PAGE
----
Thursday, May 14, 2009
Is local food the greenest choice? New study says no
"Local" is the mantra in sustainable food these days. But should it be? Is eating locally-produced food the most powerful thing we can do to reduce our ecological "foodprint?"
A new study from Worldwatch Institute says no indeed. I love Worldwatch. They crank out study after study with lots of hard data, evaluating the environmental impact of various consumer choices. So useful! So fun to quote!
Don't get me wrong - I'm all in favor of local food. We definitely should support small-scale farmers in our own communities who are growing food organically and sustainably. For years now, I've been writing and speaking in support of them, on this blog and in our books and at various conferences.
There's no question that, all other things being equal, buying food grown nearby is better than buying food that's been trucked for long distances. Less transported food means fewer emissions and a smaller carbon footprint. But as Sarah DeWeerdt points out in this new Worldwatch article, we need to look at the whole production picture - not just how far food was transported from producer to market.
As it turns out, when we look at life-cycle analysis, a "cradle-to-grave perspective" on food products, food miles are "a relatively small slice of the greenhouse-gas pie," says DeWeerdt. In fact, according to a comprehensive analysis last year by Christopher Weber and H. Scott Matthews of Carnegie Mellon University, final delivery from the producer or processor to the retailer accounts for only 4% of the U.S. food system's greenhouse-gas emissions! Materials required for cultivation and processing must be transported too; this transport is considered part of the "upstream" miles and emissions. Such materials include fertilizer, pesticides, animal feed, etc. But the transport of these items, together with transport to market, still accounts for only 11% of the food system's emissions.
What's the source of all the other greenhouse gases associated with agriculture? Production. Primarily, production of livestock. Weber and Matthews from Carnegie Mellon found that a whopping 83% of food-related emissions occur before the food leaves the farm. Tara Garnett, in a recent analysis of a U.K. food system reached similar conclusions.
What you eat may matter more than where it came from
Numerous studies reviewed by DeWeerdt have found that livestock production generates a much higher volume of greenhouse gases than does plant production. Beef and dairy cattle are the worst culprits; DeWeerdt calls them "agriculture's overwhelming 'hotspots' " in terms of greenhouse-gas emissions. A group of Swedish researchers has calculated that meat and dairy account for 58% of that country's total food emissions. In Garnett's study, meat and dairy accounted for half of the U.K. food system's greenhouse gases. Garnett writes, "Broadly speaking, eating fewer meat and dairy products and consuming more plant foods in their place is probably the single most helpful behavioral shift one can make" to reduce food-related greenhouse gases. Weber and Matthews reached a similar conclusion: "No matter how it is measured, on average red meat is more GHG-intensive than all other forms of food. " The dairy industry, in their study, was the second-biggest contributor to greenhouse-gas emissions.
A large proportion of emissions associated with beef cattle and dairy cows are the greenhouse gases methane and nitrous oxide. Methane is 23 times more potent at trapping solar heat than is carbon dioxide; nitrous oxide is 296 times more potent (molecule per molecule). Methane comes from the rear-ends of ruminants such as cows. Both methane and nitrous oxide come from manure, especially the vast, open "waste lagoons" associated with factory farms.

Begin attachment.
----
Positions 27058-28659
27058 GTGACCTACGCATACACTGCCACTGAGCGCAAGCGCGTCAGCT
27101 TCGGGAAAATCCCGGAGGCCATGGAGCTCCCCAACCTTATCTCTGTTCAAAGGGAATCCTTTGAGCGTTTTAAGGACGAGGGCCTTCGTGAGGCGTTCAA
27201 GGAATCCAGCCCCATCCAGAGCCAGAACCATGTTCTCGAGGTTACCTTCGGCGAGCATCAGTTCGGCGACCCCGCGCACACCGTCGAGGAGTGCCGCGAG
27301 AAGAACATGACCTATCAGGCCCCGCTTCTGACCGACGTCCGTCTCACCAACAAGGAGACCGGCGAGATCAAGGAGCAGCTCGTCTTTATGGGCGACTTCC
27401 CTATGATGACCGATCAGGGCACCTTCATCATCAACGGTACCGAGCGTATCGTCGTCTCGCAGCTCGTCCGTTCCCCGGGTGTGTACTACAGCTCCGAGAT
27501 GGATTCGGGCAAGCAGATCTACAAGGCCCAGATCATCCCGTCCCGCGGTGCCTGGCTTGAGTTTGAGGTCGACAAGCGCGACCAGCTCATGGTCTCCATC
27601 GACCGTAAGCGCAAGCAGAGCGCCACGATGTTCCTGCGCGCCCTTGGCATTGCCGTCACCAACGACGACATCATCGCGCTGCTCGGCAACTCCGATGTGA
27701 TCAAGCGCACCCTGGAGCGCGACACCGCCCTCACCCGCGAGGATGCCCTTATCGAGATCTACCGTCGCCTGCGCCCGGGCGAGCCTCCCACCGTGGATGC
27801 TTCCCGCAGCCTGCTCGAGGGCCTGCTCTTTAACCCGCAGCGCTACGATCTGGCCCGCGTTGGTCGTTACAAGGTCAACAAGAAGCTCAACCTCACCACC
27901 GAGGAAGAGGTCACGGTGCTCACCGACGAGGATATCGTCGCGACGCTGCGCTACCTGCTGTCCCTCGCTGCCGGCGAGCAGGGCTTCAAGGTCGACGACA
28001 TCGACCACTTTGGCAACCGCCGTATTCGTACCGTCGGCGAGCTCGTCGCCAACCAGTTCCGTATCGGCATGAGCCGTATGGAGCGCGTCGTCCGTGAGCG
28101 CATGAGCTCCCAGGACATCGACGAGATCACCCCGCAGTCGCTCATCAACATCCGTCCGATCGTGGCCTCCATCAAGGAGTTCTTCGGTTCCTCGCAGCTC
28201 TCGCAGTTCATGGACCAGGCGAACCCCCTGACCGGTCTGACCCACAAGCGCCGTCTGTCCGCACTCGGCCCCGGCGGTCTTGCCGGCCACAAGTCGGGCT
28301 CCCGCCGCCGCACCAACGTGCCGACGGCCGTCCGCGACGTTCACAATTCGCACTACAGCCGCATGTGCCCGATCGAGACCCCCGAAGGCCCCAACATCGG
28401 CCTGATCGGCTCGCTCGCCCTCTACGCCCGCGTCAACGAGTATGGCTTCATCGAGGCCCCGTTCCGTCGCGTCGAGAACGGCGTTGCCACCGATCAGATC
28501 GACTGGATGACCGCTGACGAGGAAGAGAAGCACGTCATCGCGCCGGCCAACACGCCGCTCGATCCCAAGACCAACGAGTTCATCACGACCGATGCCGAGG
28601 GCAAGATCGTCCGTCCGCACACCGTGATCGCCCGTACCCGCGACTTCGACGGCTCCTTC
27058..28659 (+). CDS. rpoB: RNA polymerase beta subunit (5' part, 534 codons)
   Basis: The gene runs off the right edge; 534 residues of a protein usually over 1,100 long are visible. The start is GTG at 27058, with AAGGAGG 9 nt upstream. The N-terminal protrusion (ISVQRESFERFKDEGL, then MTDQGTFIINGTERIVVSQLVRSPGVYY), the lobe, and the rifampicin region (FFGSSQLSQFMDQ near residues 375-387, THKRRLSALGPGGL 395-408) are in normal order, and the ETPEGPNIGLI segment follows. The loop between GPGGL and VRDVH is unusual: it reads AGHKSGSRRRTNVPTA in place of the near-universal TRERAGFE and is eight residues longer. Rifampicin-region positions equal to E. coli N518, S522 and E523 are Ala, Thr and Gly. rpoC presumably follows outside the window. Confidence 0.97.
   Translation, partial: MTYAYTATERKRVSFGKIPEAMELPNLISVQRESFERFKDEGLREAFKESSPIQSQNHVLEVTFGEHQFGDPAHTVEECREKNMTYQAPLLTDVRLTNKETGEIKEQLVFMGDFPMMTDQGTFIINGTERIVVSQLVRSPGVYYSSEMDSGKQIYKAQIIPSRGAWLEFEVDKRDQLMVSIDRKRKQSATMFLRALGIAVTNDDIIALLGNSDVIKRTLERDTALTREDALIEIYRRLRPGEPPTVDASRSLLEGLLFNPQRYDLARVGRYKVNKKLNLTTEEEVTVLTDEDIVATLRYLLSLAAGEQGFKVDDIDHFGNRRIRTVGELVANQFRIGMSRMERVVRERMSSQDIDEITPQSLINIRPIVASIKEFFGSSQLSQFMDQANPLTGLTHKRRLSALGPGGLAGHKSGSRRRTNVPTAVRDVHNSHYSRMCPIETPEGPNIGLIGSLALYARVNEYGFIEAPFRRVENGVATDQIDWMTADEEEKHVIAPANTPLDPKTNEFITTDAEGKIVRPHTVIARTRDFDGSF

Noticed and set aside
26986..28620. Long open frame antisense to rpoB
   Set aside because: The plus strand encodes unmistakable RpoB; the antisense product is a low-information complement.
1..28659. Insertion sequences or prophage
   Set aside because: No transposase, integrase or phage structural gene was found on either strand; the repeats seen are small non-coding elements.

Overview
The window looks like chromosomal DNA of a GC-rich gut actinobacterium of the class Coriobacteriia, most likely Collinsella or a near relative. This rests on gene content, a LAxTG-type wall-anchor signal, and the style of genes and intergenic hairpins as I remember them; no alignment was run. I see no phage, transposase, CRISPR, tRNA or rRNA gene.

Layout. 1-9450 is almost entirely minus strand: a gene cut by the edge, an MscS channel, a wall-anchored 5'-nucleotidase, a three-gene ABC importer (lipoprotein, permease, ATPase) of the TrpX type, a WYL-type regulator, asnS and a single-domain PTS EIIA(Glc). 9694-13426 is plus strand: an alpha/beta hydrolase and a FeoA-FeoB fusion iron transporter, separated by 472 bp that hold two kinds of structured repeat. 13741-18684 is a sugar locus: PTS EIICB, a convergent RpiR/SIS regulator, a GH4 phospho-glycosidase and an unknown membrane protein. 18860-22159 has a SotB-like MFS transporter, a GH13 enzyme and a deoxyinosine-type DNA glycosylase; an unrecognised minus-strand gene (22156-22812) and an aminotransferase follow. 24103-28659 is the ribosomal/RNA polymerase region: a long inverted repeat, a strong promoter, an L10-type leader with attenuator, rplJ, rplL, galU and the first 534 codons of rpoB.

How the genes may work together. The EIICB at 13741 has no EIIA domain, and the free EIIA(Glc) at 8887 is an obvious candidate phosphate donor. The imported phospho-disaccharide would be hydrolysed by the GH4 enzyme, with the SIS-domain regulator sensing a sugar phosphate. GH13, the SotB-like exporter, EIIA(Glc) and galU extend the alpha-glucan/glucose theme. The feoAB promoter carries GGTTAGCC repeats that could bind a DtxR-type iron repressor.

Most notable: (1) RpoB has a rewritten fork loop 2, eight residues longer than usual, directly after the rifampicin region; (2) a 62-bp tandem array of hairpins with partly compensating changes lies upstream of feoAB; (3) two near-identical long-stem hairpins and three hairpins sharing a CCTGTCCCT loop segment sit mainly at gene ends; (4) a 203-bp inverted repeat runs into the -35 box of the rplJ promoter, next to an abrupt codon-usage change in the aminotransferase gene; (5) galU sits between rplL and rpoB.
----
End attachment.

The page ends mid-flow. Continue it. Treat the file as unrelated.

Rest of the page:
Well then, just how much does food contribute to the planet's overall carbon footprint? I reported on that in a previous post. In 2006, the United Nations Food and Agriculture Organization published a live-wire of a paper entitled "Livestock's Long Shadow." According to that research document, livestock account for 18 percent of all greenhouse gas emissions. And here's the kicker - that's more than all forms of transportation combined! You can easily google that document for yourself. Just read the 3-page Executive Summary in Part I, which summarizes the the whole 400 page report.
After concluding that red meat and dairy are emissions hot-spots, DeWeerdt does go on to review the merits of buying local food. One clear advantage, which Sadie and I talk about in our presentations, is that local food is in general grown by small-scale farmers who are openly accountable for their treatment of the environment and their livestock. The farmers I know who sell food to their own communities welcome visitors to inspect their methods. This is a far cry from industrial producers who keep their exploitive and often abusive operations shielded from public view.
So buy local. But, if you want to contribute to a liveable planet for your grandchildren, eat low on the food chain too. And join me in a tip of the hat to Worldwatch for another fine study.
by Sally Kneidel, PhD
Sarah DeWeerdt. Is Local Food Better? Worldwatch Institute. Accessed May 15, 2009.
Livestock's Long Shadow. United Nations Food and Agriculture Organization. Rome, 2006.
To see my primary post about Livestock's Long Shadow and about Weber & Matthews' research, click here
To see all my, Ken's, and Sadie's posts that mention Livestock's Long Shadow, click here
To see my favorite Worldwatch Institute document, Happier Meals: Rethinking the Global Meat Industry by Danielle Nierenberg, click here
Key words:: Worldwatch Livestock's Long Shadow meat industry local food red meat cattle dairy livestock greenhouse gases carbon emissions food carbon footprint foodprint Sarah DeWeerdt Weber and Matthews Matthews and Weber Carnegie Mellon